Major 7th Arpeggio on Two Strings - adding the 13th
In my exercise Major 7th Arpeggio on Two Strings I showed you various shapes that lend themselves to a Major 7th arpeggio on two strings. With some basic understanding of extensions, we will now see how to add the 13th into the arpeggio shapes that we already know to add melodic color to the Major 7th sound.
In the fretboard diagram, on the left I show two different shapes for a C Maj7 arpeggio on two strings. On the right I show how to modify the basic Maj7 shape to form a Maj7(13). You might recall what I mentioned in the theory section of this lesson: A 9th can replace the root. An 11th can replace the 3rd. A 13th can replace the 5th.
In the diagrams on the right I am showing the 5th, but you could just as well leave it out using this principle of replacing certain chord tones with extensions. And in the exercise I am in fact doing this at some points in the arpeggio passage - I am replacing the 5th with the 13th. So in the diagrams on the right you will notice there is a G (the 5th of a Cmaj7). You can play the CMaj7(13) with or without the G if you want, no problem either way - just good to know that to simplify chords and arpeggios, you can often do away with certain notes especially when using extensions.
In this exercise you will be playing a sequence made up of a Cmaj7 and a CMaj7(13) arpeggio. By understanding how to build arpeggios in this way, you will be able to add color to your arpeggio lines. It is hard to describe what color really means, but the best way to appreciate the use of extensions is to solo over ordinary Maj7 chords. In the Guitar Pro file I added a backing track that contains a C Maj7 chord so that you can hear how that 13th adds a certain vibe. The backing track also contains an Em7 and Am7 chord which I talk about below.
Really, that is what extensions are all about - adding some vibe that you the player are going for. Once you start getting experienced with various 7th arpeggio types and their extensions you will even start seeing how to use extensions to connect various chords, with the extensions almost acting like a melody in their own right. So spend some time absorbing the material here because I guarantee that you will find creative ways to use extensions in your soloing!
In the tablature you will note that you are adding the 13th to some Cmaj7 arpeggio shapes on two strings. Nothing fancy here, just a simple progression that gets your ears and fingers used to the 13th. I recommend downloading the Guitar Pro file so you can hear how these shapes sound not just over a Cmaj7 chord, but over Em7 and Am7 chords as well, since Em7 and Am7 can substitute for Cmaj7 (more about that idea in the theory section above).
I don't indicate alternate picking or legato so of course just play as you see fit. The toughest part is the position shift down to 8th fret. If you have gone through my other lessons and exercises you probably noticed I use slides a lot. At first it might seem tricky to execute those sorts of slides accurately and quickly, but over time you will be amazed at how well you can position shift! And it adds a certain nuance to your phrasing.
Criteria for Mastery: You can play the exercise cleanly at 100 BPM or faster and you understand the idea behind adding the 13th to Major7th arpeggios on two strings.
If you haven't done so already, I highly recommend you take a look at the theory section of this lesson where I talk about extensions.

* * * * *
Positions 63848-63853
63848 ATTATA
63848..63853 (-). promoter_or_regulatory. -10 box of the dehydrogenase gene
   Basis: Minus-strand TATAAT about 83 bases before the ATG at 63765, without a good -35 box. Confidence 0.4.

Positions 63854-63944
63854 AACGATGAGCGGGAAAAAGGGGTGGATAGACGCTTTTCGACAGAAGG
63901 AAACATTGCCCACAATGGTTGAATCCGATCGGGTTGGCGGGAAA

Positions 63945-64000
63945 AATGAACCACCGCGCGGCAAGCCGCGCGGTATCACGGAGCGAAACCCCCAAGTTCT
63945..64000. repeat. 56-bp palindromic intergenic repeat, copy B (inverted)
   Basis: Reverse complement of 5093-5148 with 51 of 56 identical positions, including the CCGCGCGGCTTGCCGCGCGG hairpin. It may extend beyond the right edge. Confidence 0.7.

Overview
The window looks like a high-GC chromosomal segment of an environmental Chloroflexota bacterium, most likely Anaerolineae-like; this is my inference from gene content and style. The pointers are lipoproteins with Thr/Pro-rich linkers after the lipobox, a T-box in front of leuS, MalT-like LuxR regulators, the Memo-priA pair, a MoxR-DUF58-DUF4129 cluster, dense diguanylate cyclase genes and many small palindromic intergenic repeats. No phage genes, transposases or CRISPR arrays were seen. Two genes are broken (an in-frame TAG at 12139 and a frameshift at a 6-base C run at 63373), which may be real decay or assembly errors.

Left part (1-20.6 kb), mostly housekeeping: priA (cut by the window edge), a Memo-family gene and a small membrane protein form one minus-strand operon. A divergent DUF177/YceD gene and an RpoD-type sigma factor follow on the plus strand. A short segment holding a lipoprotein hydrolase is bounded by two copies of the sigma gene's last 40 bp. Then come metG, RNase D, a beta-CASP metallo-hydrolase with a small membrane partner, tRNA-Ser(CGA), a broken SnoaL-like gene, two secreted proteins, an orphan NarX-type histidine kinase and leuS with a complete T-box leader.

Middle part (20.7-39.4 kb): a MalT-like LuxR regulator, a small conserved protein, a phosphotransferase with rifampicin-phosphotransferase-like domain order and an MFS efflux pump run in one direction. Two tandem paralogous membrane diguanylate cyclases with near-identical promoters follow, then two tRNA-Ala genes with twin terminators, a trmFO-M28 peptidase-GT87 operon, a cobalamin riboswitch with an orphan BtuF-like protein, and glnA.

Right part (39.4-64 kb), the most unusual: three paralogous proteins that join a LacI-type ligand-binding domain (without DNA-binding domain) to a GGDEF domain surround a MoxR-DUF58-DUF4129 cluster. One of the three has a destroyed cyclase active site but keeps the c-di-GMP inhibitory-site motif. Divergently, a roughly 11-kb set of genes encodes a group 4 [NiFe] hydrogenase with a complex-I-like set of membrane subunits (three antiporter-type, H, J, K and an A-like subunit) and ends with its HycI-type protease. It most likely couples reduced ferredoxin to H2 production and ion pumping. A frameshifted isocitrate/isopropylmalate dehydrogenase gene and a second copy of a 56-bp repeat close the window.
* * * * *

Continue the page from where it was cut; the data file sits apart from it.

Now I want to talk about something else: chord substitution.
The basics of chord substitution is replacing one chord with another chord that is similar in quality with same root (like A Cmaj7 instead of C Maj, or C6 instead of Cmaj7), or with another chord that plays same harmonic function.
In any Major key we say there are three basic types of harmonic functions: Tonic, Subdominant, and Dominant.
In my 7th Arpeggios on Two Strings lesson I talked about the types of 7th chords that are associated with each degree of the Major Scale. Turns out, these chord types tend to play certain harmonic functions. Below summarizes:
|Harmonic Function||Chords with this Function||Description|
|Tonic||Imaj7, IIIm7, VIm7||These are the chords that set the tonality of the piece, so listener has clear idea about tonality. Like the introduction in a book.|
|Subdominant||IIm7, IVmaj7||These are the chords that start moving away from the stable tonic chords and start adding some tension. Like plot development in a book.|
|Dominant||V7, VIIm7(b5)||These are the chords that have the most tension and are the ones that resolve nicely back to a tonic chord. Like a point of maximum tension in a book right before things settle back down.|
If you download the Guitar Pro file you will notice on the backing track that I use Cmaj7, Em7, and Am7 chords. These are all Tonic function chords in C Major, since in C Major the Imaj7 is Cmaj7, the IIIm7 is Em7, and the VIm7 is Am7. A progression strictly using tonic function chords is a bit boring, but the idea is that you can play Cmaj7 and Cmaj7(13) arpeggio lines over Em7 or Em7 and it has a different vibe than if you were to play just over a Cmaj7 chord. In fact, just outlining a chord with an arpeggio in your soloing doesn't really add much other than emphasizing the harmony. So by using the idea of chord substitution, you can play an arpeggio of a tonic function chord over any other tonic function chord.
I highly suggest you experiment with this idea, in other keys as well. Play some backing track that has a tonic chord, and play Imaj7 and Imaj7(13) lines over it. For instance, in G Major, play Bm7 and Em7 in a backing track and solo over those chords with Gmaj7 arpeggio lines. I will expand on this idea after I talk about other 7th arpeggio types so be sure to go through all the exercises in this lesson!